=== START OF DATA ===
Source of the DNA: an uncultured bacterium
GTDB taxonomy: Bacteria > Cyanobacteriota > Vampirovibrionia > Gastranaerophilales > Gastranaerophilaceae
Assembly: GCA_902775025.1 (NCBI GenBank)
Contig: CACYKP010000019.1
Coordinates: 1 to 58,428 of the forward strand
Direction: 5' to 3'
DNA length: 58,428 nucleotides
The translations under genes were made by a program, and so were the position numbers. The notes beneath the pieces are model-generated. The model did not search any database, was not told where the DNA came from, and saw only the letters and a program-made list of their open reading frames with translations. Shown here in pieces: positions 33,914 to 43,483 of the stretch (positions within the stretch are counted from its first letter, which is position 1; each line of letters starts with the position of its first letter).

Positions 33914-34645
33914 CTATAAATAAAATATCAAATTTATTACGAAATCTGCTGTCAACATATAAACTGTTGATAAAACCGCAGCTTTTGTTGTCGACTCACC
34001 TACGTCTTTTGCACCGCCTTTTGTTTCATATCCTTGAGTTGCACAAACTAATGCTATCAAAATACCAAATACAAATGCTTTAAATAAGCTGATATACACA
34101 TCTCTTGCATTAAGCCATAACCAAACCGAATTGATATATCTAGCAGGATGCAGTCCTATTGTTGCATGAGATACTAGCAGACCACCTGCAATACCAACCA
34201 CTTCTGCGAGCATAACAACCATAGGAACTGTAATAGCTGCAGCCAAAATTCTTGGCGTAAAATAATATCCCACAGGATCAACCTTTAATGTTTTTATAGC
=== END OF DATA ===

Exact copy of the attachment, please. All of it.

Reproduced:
Source of the DNA: an uncultured bacterium
GTDB taxonomy: Bacteria > Cyanobacteriota > Vampirovibrionia > Gastranaerophilales > Gastranaerophilaceae
Assembly: GCA_902775025.1 (NCBI GenBank)
Contig: CACYKP010000019.1
Coordinates: 1 to 58,428 of the forward strand
Direction: 5' to 3'
DNA length: 58,428 nucleotides
The translations under genes were made by a program, and so were the position numbers. The notes beneath the pieces are model-generated. The model did not search any database, was not told where the DNA came from, and saw only the letters and a program-made list of their open reading frames with translations. Shown here in pieces: positions 33,914 to 43,483 of the stretch (positions within the stretch are counted from its first letter, which is position 1; each line of letters starts with the position of its first letter).

Positions 33914-34645
33914 CTATAAATAAAATATCAAATTTATTACGAAATCTGCTGTCAACATATAAACTGTTGATAAAACCGCAGCTTTTGTTGTCGACTCACC
34001 TACGTCTTTTGCACCGCCTTTTGTTTCATATCCTTGAGTTGCACAAACTAATGCTATCAAAATACCAAATACAAATGCTTTAAATAAGCTGATATACACA
34101 TCTCTTGCATTAAGCCATAACCAAACCGAATTGATATATCTAGCAGGATGCAGTCCTATTGTTGCATGAGATACTAGCAGACCACCTGCAATACCAACCA
34201 CTTCTGCGAGCATAACAACCATAGGAACTGTAATAGCTGCAGCCAAAATTCTTGGCGTAAAATAATATCCCACAGGATCAACCTTTAATGTTTTTATAGC